This year was not one of optimism for those of us who believe American hegemony is a force for good in the world. Alarming stories on China’s economic and military strength, blatant aggression, and hunger for Taiwan littered the news. But China’s rise is not just about power politics. It is even worse. China’s rise is about rejection of the post-World War II consensus on human rights. It is about redefining human rights in collective terms and undermining America’s moral authority.

But here is the bad news for Beijing, and the good news for the West. Despite genuine concerns over how an increasingly multipolar world will erode the human rights consensus, the agenda still remains a major obstacle to ideological competitors—both at home and abroad.

Most of the frightening media coverage on China this year overlooked a critical component of American power—our moral authority. Central to this moral authority is the post-WWII human rights consensus, or “regime.” Protestants, Catholics, and humanists alike vie for credit for the human rights principles, norms, and rules that underlie this regime and are embodied in the 1948 Universal Declaration of Human Rights. Though its foundations are hotly debated, there is no denying that American leadership paved the way for the Declaration’s adoption and has enforced its doctrine ever since.

The human rights regime causes problems for authoritarian states. Consider, for example, the great lengths Beijing takes (such as its 2017 Foreign NGO Law) to circumvent human rights scrutiny and dialogue—scrutiny that can cost it big bucks with civil-minded foreign investors. But Beijing is no longer simply interested in minimizing criticism. It is now taking aim at the heart of human rights institutions with the intent of rewriting the rules and neutralizing the Western consensus altogether.

China’s need to rewrite the rules reminds Americans and Christians of their reason for hope. The modern consensus on human dignity imparts to the United States and her like-minded allies an unrivaled allure, one that challengers have to compensate for through indoctrination, manipulation, brutality, and oppression. The US is attractive to outsiders, considerably more so than her adversaries. America’s human rights agenda has given her international affairs unique legitimacy over the past seven decades, softening the blow of some obvious blunders.

What gives the post-WWII human rights consensus such allure? It is difficult to convincingly argue that America’s notions of human dignity are anything but divinely inspired. China’s barbaric rejection of any coherent philosophy of human dignity explains its lack of moral appeal. From Uighur detention camps to their dubious handling of tennis star Peng Shuai’s sexual assault accusations against a former Communist Party leader, China’s egregious record of human rights violations is not lost on international audiences. As they say, in politics if you’re explaining, you’re losing. China has a lot of explaining to do.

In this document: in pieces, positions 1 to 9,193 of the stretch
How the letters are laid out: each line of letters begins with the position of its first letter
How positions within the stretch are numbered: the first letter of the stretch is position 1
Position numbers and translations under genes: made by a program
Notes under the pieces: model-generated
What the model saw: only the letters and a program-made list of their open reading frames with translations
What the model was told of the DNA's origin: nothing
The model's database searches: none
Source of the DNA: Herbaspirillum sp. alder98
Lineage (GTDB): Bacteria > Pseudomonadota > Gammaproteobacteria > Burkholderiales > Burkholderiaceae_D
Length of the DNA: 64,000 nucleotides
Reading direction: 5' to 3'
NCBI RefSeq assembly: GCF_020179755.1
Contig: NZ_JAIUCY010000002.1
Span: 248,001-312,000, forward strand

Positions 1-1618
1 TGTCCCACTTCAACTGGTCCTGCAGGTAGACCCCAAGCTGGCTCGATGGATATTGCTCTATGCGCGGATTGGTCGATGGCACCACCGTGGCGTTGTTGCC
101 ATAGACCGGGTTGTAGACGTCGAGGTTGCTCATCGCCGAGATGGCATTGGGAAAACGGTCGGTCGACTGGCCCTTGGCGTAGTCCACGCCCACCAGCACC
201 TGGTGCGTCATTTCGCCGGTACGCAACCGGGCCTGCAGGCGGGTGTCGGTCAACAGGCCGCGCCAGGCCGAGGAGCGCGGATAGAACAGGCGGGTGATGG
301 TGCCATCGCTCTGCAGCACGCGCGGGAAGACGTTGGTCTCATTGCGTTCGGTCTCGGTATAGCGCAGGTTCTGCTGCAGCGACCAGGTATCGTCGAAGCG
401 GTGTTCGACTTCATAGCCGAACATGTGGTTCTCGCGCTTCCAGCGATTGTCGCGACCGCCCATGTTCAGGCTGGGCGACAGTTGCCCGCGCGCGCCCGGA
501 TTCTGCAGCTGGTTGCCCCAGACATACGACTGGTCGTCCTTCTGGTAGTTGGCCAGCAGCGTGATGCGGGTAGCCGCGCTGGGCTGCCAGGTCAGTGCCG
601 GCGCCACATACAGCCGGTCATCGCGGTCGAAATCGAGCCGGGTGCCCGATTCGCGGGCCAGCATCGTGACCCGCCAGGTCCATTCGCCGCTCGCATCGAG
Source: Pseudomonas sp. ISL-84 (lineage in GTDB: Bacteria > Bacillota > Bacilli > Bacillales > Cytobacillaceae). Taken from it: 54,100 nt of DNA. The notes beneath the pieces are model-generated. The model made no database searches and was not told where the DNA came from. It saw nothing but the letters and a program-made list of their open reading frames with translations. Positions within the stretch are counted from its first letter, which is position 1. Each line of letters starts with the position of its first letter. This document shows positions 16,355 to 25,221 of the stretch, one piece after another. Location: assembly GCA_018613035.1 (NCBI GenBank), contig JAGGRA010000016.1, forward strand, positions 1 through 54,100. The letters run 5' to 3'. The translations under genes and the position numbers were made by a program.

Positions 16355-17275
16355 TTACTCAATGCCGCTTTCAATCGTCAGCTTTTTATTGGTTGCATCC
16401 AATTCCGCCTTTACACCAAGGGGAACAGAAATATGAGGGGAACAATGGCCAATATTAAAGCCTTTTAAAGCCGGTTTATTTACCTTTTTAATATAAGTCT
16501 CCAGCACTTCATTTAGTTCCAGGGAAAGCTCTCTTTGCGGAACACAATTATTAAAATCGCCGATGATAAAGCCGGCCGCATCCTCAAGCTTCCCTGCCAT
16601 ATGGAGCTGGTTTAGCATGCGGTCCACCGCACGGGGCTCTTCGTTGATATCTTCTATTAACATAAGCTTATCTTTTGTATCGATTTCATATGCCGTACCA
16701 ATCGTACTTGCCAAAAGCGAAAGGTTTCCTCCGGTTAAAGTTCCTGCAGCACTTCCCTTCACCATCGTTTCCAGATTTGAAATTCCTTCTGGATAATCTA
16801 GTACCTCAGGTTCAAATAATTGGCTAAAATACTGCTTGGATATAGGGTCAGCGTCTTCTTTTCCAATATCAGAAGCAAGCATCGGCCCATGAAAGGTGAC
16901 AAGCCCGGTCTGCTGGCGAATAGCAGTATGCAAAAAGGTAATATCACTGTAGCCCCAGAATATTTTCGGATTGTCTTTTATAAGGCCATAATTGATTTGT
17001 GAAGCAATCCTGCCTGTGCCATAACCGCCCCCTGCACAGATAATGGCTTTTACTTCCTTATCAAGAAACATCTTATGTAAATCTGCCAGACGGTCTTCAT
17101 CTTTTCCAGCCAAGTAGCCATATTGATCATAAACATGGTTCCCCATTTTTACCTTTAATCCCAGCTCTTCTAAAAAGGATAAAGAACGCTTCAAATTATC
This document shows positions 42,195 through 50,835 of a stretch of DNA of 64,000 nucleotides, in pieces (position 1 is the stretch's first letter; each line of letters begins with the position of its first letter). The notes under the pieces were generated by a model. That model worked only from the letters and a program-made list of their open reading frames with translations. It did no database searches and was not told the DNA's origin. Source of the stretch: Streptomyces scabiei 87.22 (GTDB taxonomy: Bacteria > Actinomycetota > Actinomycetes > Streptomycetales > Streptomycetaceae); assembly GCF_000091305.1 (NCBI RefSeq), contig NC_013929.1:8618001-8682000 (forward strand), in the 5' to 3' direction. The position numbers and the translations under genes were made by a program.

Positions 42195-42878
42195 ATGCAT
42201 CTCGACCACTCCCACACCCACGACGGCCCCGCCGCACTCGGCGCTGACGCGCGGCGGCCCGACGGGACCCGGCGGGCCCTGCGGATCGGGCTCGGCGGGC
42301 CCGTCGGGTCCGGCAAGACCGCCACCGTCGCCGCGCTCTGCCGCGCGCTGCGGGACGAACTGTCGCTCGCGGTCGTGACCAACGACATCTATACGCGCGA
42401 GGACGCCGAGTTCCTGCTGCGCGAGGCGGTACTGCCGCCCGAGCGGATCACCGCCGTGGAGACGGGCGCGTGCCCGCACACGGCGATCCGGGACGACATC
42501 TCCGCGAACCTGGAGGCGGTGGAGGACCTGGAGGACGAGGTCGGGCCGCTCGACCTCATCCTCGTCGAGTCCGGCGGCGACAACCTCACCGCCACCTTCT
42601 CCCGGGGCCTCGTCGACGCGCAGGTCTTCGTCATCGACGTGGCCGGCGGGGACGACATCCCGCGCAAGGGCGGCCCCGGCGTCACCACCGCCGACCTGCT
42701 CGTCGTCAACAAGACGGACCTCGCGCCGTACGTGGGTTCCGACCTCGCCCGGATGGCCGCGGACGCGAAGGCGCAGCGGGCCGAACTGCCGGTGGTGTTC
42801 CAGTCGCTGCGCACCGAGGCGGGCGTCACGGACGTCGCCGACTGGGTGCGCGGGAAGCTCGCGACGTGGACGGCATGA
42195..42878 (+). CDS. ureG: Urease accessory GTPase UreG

Yet just because the human rights consensus is intact does not mean it is indestructible. Cracks are showing. America’s domestic and international politics now embody severe misinterpretations over what should and should not be categorized as a human right. But even the most contentious of these squabbles, or the related quarrels on whether or not the human rights project stunts the capacity to identify the common good, distract the US from cherishing the obvious. Noisy debates over human rights take place on “our” (Christianity’s) territory. Progressives seeking to co-opt human rights language must ultimately, if albeit unknowingly, ascribe to biblical principles to ground their agenda.

Even as debates over the definition of a “human right” kindle social upheaval and threaten to devour America from the inside out, the human rights consensus has consolidated in other ways. Not long ago the modern human rights project was associated with imperialism. But now most reputable human rights scholarship quietly agrees that the imperialistic critique was misplaced. Far from perfect in implementation, modern human rights have proven valuable and good.

Meanwhile, evil tactics are backfiring on China, resulting in the unintended consequence of galvanizing Americans against it. Thanks to a shared agreement on the value of human life, Beijing is making it easy for the US to unify in opposition. China is reminding everyone what true imperialism looks like. With the US at the helm since the 1950s, the world has grown accustomed to benevolent leadership. Dark days are ahead if China continues to gain power. But as this darkness spreads, so do Americans’ capacities to recognize true evil—as opposed to a progressive, revisionist version of evil.

Still, a word of caution in order. Americans should not deceive themselves into thinking their ideological lure is a sufficient bulwark against foreign aggression. To effectively counter China, the United States must view China for what it is—a serious military threat. The human rights consensus does not mean that the US is free to walk away from her strategic objectives, commitments, and responsibilities. Quite the opposite. America’s moral authority should translate into both the impetus and the means to balance foreign threats.